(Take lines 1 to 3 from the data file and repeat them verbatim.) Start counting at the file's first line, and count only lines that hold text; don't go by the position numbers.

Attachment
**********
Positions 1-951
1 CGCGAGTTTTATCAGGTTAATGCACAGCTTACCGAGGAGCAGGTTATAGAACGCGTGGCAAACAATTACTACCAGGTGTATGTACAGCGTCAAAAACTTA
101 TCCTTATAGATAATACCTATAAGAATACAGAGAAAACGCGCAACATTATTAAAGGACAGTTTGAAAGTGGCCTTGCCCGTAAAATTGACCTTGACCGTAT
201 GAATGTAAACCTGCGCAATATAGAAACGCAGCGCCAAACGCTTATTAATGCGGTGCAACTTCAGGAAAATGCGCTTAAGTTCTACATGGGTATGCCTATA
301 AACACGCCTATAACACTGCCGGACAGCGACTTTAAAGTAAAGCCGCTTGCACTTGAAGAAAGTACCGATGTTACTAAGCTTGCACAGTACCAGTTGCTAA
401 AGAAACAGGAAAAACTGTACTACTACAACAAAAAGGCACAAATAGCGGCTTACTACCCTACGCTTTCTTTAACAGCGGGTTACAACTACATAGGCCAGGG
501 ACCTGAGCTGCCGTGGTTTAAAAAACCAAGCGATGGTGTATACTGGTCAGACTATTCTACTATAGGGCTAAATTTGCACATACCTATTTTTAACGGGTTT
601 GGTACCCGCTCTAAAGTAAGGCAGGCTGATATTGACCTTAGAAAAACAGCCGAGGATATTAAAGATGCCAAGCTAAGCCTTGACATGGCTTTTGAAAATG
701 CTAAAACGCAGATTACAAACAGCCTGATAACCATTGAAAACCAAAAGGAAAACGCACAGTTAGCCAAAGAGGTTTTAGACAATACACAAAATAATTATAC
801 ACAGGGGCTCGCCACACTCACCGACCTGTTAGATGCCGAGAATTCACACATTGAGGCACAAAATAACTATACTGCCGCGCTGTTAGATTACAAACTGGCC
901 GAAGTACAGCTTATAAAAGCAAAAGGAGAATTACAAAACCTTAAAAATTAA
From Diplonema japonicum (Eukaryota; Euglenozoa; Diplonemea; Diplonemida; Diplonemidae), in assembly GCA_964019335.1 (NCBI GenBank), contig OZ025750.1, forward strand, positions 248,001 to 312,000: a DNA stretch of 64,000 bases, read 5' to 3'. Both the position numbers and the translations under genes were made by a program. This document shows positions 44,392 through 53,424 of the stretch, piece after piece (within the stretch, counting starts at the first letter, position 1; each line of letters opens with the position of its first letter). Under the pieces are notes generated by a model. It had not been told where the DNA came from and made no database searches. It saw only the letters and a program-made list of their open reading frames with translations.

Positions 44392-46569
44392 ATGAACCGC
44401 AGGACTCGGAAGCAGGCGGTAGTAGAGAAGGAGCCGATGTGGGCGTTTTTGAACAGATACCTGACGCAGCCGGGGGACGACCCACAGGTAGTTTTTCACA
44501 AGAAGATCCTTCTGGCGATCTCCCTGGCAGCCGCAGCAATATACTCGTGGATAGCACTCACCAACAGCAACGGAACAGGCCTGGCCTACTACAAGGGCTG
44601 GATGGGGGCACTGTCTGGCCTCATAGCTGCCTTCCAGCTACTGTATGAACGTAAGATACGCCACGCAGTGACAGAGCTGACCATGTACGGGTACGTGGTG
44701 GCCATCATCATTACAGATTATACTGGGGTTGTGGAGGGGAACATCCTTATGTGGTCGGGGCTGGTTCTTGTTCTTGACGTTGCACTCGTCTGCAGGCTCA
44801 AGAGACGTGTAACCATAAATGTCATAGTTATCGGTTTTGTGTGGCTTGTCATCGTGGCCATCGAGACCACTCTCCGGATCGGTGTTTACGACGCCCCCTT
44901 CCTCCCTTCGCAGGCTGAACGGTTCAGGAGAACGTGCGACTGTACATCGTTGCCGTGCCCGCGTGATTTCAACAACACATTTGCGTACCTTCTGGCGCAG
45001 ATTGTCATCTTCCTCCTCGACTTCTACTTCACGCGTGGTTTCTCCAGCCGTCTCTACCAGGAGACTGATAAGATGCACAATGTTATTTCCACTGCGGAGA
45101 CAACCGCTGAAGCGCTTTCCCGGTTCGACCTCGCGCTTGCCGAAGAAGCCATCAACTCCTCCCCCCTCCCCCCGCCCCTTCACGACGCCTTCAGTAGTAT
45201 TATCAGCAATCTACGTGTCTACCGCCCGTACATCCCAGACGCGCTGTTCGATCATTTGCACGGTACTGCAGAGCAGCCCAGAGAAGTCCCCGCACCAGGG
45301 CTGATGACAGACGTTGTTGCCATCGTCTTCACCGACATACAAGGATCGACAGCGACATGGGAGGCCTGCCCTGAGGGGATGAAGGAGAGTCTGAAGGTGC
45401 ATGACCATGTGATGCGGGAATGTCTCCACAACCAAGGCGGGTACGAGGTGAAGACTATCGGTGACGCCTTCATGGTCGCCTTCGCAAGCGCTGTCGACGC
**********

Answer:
Positions 1-951
1 CGCGAGTTTTATCAGGTTAATGCACAGCTTACCGAGGAGCAGGTTATAGAACGCGTGGCAAACAATTACTACCAGGTGTATGTACAGCGTCAAAAACTTA
101 TCCTTATAGATAATACCTATAAGAATACAGAGAAAACGCGCAACATTATTAAAGGACAGTTTGAAAGTGGCCTTGCCCGTAAAATTGACCTTGACCGTAT